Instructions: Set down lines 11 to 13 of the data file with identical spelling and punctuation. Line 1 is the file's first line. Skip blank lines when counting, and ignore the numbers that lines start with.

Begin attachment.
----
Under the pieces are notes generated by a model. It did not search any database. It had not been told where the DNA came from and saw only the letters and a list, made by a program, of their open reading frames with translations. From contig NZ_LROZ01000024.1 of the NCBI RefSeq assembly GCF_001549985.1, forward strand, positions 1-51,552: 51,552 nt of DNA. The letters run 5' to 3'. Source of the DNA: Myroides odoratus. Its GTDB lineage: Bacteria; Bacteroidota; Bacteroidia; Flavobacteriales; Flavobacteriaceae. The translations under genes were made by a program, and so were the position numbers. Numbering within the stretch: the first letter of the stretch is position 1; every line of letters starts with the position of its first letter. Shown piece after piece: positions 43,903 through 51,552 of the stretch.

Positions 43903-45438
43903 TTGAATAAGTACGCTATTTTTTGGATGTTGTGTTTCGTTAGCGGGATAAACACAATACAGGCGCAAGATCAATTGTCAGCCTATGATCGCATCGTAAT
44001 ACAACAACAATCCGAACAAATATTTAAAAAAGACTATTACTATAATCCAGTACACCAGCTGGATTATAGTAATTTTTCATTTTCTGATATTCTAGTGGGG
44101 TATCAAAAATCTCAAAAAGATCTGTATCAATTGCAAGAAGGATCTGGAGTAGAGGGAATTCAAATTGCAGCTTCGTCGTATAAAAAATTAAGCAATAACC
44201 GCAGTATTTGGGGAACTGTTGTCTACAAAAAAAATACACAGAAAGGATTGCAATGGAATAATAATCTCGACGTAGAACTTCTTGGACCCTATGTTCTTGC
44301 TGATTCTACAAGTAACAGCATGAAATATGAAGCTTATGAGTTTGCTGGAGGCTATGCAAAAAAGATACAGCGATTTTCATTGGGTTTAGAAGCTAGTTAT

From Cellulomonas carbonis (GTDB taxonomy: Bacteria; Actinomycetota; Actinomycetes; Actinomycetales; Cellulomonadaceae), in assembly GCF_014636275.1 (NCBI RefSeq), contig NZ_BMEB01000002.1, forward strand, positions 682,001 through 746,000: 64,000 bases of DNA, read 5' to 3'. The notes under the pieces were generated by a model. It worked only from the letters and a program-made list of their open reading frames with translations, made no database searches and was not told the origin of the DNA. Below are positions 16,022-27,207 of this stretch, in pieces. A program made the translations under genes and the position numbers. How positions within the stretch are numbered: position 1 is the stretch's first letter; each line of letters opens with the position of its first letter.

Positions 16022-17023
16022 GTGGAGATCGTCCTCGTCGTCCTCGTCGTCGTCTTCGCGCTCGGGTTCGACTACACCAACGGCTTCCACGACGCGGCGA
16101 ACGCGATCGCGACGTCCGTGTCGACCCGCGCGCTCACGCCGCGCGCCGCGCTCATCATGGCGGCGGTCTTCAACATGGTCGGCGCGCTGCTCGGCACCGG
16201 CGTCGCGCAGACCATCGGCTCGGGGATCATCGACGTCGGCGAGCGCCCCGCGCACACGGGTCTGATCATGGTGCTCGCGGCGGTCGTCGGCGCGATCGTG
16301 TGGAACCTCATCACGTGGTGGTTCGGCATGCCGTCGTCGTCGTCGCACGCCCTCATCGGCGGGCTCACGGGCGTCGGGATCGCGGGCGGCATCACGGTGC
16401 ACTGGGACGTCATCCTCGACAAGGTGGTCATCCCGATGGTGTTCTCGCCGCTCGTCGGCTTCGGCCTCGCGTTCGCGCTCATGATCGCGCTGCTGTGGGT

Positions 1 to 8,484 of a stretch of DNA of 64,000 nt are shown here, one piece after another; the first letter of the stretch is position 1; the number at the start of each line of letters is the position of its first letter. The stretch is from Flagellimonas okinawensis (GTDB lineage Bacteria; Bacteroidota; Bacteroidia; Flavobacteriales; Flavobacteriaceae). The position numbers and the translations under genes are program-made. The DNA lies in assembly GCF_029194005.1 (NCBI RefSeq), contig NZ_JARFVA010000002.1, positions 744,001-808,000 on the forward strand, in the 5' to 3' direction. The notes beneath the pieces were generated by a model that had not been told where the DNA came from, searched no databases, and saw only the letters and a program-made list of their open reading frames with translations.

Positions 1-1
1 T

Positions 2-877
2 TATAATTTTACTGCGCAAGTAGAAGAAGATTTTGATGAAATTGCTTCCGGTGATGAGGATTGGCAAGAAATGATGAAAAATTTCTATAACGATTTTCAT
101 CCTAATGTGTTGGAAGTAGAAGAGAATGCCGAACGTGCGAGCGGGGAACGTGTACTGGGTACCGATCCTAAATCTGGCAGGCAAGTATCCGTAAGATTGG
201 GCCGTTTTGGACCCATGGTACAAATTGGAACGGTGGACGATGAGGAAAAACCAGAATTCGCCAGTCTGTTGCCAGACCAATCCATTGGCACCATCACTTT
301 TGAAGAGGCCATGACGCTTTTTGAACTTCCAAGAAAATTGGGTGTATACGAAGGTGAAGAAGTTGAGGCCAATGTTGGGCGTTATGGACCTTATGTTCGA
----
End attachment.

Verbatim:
16101 ACGCGATCGCGACGTCCGTGTCGACCCGCGCGCTCACGCCGCGCGCCGCGCTCATCATGGCGGCGGTCTTCAACATGGTCGGCGCGCTGCTCGGCACCGG
16201 CGTCGCGCAGACCATCGGCTCGGGGATCATCGACGTCGGCGAGCGCCCCGCGCACACGGGTCTGATCATGGTGCTCGCGGCGGTCGTCGGCGCGATCGTG
16301 TGGAACCTCATCACGTGGTGGTTCGGCATGCCGTCGTCGTCGTCGCACGCCCTCATCGGCGGGCTCACGGGCGTCGGGATCGCGGGCGGCATCACGGTGC